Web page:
We are pleased to announce a new publication in the LOT Dissertation Series by Arum Perwitasari.
Second language (L2) learners often face difficulties while learning L2 sounds. Evidence suggests that difficulties in learning L2 sounds are affected by the first language (L1). Given the prominent status of English as a foreign language in the multilingual context of Indonesia, it is important to investigate whether Javanese and Sundanese learners of English show systematic problems in learning English. The results could not only serve as a test of L2 speech learning models, but also improve English education in Indonesia. Therefore, speech production and mouse-tracking experiments were carried out to investigate both the L1 vowel systems- and the pattern of L2 acquisition problems among Javanese and Sundanese learners of English.
This book gives an overview of the native vowels of Javanese and Sundanese as well as the perception and production of English vowels by these speakers. The first empirical chapter offers a presentation of the theoretical background and insight into the L1 vowel systems of Javanese and Sundanese speakers. Subsequent data chapters examine perceptual and articulatory diffuclties these L2 learners have in the acquisition of English.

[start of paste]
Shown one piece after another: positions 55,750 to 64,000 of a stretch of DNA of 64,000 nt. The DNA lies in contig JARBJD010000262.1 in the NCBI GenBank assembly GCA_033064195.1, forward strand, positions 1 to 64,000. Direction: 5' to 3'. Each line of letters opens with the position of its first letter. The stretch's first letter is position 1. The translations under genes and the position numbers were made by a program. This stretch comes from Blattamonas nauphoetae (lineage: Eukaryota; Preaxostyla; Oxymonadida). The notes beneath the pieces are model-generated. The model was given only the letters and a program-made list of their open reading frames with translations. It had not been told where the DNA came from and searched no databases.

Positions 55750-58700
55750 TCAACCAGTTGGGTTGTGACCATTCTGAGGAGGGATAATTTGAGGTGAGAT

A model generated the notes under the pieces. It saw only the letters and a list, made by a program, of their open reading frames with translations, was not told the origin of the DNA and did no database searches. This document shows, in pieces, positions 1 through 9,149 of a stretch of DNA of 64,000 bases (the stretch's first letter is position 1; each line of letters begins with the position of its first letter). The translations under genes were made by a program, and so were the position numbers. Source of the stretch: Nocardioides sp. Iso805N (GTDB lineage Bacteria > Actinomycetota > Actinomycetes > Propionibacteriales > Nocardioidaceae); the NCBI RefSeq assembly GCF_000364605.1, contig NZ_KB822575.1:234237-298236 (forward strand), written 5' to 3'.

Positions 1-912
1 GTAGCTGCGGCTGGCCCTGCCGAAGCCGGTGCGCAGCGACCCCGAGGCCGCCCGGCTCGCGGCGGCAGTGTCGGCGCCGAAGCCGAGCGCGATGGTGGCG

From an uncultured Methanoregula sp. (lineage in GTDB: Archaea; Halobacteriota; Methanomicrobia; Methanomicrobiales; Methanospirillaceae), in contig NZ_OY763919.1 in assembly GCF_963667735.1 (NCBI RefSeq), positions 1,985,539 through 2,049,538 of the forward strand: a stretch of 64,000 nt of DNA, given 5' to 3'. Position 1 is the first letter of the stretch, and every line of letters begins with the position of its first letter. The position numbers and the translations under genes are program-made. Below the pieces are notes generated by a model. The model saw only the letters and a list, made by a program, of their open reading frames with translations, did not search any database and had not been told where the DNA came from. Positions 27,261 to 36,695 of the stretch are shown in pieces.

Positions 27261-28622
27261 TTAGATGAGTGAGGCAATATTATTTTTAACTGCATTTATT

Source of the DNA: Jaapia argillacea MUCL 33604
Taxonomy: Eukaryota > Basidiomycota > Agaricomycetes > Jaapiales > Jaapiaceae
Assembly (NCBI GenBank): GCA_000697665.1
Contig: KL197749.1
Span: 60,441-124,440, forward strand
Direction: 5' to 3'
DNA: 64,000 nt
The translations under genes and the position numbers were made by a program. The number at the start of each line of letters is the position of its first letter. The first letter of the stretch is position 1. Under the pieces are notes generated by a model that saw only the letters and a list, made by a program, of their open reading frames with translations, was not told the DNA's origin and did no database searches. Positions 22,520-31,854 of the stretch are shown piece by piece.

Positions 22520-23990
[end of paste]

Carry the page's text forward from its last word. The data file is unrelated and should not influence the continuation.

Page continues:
The general conclusion is that English vowel perception and production is difficult for Javanese and Sundanese learners of English. The results of the present thesis showed that the L2 speakers do not accurately perceive the new L2 vowels /ɑː, ʌ, æː, ε, ɪ, ʊ/ and the similar L2 vowels /iː, uː/. In terms of pronouncing English vowels, the L2 learners overshorten both long and short English vowels.
This book offers approaches to improve the perception and production of English vowels among the Javanese and Sundanese speakers. We recommend that teachers of English design vowel identification tasks to improve their sound perception of the English vowels. We also suggest that Javanese and Sundanese learners of English should be trained to pronounce vowels /ɑː/, /ɪ/, /æː/, and /iː/ correctly with more openness and a frontal tongue position. The phonetic training should also focus on lengthening short and long English vowels.
This book is of interest to scholars, educators, practitioners and students of EFL.
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